When one travels it often leads to a different perception of the world that we inhabit. When closed off without ever having the good fortune to experience how others live, we can find ourselves in a locked cage of naivety that simply doesn’t represent the way the rest of the world thinks. Frankly, I think travel could have a tremendous impact on reducing bigotry, racism, and judgmental ideologies. Of course, to implement any sort of program where everyone is forced to travel is a utopian fantasy that will never be accomplished. However, the rationale stands, or so I believe it does, and it is for that reason that hereafter I will extoll a few of the benefits I have personally encountered over the course of my own travels. Of course, all I say will be backed with scientific evidence from this academic study done at the University of Tennessee.
In regards to a group of students who studied in Japan, it was written that “the overseas group increased in flexibility and independence and became less conventional.” The students themselves then claimed more positive side effects including “personal growth, increased tolerance, improved self-understanding, greater openness…” (page two). It keeps going. With increased flexibility and independence came the ability to be less conventional. The students developed a stronger personality that will now impact the way they live the rest of their life. Rather than be frightened into societal normalizations that can all too-often force people to behave as someone else, these students have been exposed to the fact that there is an entire world out there that does not live the way they do, that does not hold the same judgements that they do, that does not fear the same things they do. With greater understanding comes greater acceptance, and greater understanding comes with greater exposure.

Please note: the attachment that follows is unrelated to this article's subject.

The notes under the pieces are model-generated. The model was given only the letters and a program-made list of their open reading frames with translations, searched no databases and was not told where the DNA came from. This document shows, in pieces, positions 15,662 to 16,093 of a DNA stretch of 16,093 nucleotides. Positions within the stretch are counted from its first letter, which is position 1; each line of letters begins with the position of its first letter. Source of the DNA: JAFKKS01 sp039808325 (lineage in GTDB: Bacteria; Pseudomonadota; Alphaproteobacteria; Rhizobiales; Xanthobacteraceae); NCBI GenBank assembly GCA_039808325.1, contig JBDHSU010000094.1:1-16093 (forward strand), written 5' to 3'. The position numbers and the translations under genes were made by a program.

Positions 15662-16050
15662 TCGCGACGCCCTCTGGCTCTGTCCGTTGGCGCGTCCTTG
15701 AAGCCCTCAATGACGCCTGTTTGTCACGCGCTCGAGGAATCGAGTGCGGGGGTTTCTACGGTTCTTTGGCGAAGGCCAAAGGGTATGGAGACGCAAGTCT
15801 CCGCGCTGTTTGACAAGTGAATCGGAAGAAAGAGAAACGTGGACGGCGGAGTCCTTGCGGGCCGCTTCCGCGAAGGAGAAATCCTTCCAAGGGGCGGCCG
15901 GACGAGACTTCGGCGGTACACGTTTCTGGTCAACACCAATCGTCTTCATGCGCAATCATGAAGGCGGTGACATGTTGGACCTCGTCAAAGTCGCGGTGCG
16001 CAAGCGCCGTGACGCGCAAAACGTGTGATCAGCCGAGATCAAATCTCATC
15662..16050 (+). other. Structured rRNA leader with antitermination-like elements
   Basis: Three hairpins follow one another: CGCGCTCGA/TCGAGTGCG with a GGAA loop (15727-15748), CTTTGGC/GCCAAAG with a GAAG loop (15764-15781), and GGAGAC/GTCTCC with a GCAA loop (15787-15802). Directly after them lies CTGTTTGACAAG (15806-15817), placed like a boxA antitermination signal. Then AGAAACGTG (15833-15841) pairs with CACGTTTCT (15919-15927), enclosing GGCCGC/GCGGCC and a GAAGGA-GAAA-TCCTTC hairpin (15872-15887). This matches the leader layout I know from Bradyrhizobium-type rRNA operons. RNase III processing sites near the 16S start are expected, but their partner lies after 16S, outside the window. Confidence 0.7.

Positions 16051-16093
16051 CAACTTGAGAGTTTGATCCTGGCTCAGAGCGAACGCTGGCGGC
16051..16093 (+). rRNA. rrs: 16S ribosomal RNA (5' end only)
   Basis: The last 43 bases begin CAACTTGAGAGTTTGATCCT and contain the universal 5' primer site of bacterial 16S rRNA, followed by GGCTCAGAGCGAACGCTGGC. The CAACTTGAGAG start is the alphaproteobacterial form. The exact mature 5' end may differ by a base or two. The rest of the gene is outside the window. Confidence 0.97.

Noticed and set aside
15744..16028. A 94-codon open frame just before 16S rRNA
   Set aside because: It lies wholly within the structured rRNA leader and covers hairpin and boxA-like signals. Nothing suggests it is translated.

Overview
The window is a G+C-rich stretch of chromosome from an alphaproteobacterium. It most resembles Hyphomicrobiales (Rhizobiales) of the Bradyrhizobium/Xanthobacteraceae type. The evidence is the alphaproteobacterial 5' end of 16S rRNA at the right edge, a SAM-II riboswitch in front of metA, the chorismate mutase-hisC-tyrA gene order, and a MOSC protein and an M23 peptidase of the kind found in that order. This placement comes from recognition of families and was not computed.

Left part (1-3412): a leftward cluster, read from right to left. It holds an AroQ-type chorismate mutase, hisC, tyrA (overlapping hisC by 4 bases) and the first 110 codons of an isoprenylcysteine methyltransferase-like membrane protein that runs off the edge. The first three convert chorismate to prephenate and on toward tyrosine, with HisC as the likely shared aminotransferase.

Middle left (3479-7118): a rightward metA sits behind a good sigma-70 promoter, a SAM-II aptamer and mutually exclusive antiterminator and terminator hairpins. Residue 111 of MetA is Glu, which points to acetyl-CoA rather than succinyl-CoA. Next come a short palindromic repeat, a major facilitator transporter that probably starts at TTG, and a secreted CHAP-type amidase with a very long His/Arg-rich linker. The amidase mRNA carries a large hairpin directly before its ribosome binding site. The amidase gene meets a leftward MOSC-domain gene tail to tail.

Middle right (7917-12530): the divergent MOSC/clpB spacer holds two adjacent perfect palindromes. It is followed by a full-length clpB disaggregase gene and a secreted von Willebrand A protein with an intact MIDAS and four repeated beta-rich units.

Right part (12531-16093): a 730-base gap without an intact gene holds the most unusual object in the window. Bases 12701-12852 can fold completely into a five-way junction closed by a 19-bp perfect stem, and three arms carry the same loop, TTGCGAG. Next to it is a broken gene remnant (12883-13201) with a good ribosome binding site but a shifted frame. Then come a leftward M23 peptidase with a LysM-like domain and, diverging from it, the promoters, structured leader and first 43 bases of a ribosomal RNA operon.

Even Nolan Bushnell, the founder of the Atari corporation, agrees and claims “a significant number of my big-money ideas have occurred to me while on vacation or on foreign travel. At work, you’re on automatic pilot…But you go to France…you have leisure” (Page 3) It this ability to get away from routine, that ruthless mind-numbing routine, that gives your brain the space it needs to formulate new ideas that it simply wouldn’t have otherwise. So it is not just acceptance that becomes more prevalent, but creativity as well. I strongly encourage you to take a look at the academic journal linked so that you can see for yourself the way the journal quantifies these seemingly abstract concepts that at first glance, are difficult to, for lack of a better word, quantify.
The authors mainly substantiate their claims by drawing upon previously done research and exploring the meaning of “culture shock” and what its true impact is upon individuals entering different regions or psychological arenas for the first time. Regardless, travel is good for the soul. It is good for the mind. It is good for the world.
Also, check out “StampAbout Jake and Chad’s” video regarding travel benefits: